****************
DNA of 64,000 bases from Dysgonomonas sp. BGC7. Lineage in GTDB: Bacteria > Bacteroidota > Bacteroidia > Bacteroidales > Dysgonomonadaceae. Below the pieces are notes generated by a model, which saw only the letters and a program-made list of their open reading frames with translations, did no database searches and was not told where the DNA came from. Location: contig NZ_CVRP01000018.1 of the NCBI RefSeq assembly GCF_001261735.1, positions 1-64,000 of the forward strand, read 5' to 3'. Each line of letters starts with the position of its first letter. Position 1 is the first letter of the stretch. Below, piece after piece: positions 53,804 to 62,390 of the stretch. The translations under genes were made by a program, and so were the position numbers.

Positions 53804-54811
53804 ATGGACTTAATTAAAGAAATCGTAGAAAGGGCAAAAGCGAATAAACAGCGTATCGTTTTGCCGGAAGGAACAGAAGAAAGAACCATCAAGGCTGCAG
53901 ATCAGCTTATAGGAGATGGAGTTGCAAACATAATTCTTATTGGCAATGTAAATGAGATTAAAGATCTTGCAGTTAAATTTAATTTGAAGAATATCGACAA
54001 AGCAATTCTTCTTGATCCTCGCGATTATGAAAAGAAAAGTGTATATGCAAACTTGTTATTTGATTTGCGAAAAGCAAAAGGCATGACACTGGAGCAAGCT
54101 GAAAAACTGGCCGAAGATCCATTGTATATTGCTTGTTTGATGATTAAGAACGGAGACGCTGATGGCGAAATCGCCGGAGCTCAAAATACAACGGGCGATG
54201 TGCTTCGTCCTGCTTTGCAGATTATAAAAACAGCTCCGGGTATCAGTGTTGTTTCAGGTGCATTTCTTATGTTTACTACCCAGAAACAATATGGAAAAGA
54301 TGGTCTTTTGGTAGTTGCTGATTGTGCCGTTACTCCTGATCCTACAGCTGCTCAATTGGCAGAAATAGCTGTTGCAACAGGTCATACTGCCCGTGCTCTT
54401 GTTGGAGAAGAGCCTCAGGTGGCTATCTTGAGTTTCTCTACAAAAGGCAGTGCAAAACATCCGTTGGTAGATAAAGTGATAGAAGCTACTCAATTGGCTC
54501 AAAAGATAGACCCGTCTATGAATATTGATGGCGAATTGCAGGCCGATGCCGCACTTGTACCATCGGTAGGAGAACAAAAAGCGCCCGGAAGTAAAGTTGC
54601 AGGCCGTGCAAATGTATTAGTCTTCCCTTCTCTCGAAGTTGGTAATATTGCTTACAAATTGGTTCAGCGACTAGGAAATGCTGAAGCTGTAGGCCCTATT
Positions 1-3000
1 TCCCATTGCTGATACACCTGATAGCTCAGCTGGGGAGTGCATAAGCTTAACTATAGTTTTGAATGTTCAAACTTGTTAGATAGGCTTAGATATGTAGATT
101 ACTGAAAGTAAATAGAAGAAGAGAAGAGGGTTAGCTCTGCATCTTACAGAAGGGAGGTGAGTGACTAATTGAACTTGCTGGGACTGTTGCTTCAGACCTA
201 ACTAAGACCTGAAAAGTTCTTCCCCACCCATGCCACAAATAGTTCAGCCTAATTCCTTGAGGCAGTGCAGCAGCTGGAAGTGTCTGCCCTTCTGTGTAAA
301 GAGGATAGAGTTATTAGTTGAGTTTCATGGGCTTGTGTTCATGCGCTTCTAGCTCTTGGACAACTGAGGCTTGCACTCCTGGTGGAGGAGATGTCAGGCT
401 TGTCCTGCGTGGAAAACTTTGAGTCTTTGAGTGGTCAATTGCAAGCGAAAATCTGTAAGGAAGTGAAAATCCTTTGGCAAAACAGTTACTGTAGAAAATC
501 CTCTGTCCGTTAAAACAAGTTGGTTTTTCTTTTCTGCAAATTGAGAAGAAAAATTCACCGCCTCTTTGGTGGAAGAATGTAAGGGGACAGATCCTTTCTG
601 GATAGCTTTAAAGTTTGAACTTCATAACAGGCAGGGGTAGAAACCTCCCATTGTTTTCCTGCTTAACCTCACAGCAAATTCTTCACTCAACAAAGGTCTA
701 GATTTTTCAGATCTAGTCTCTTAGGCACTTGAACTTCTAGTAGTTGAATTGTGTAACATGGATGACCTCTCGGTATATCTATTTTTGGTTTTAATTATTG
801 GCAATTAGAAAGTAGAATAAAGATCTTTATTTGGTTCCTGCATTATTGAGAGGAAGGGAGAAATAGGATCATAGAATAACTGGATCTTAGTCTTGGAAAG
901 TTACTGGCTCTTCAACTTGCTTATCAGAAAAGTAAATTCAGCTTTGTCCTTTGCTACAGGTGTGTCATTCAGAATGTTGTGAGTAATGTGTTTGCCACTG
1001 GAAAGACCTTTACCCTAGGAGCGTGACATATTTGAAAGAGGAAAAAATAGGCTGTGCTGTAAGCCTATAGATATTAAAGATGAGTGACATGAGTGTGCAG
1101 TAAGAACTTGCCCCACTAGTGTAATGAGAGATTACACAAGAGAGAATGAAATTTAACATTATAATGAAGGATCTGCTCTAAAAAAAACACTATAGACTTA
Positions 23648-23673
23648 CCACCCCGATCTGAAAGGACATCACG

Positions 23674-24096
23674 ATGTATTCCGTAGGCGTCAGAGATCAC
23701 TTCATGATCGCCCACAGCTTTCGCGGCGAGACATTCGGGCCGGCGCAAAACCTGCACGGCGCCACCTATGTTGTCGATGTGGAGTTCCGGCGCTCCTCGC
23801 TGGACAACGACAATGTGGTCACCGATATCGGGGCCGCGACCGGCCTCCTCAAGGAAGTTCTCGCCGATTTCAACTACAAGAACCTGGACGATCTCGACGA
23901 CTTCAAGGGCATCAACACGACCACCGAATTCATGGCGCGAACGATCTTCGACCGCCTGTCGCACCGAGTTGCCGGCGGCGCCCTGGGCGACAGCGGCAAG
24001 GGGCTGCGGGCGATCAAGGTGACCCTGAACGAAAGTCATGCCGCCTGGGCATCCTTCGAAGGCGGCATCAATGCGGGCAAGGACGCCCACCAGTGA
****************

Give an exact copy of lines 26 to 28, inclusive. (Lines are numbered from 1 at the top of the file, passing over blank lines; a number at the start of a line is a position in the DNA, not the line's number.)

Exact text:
23648 CCACCCCGATCTGAAAGGACATCACG

Positions 23674-24096
23674 ATGTATTCCGTAGGCGTCAGAGATCAC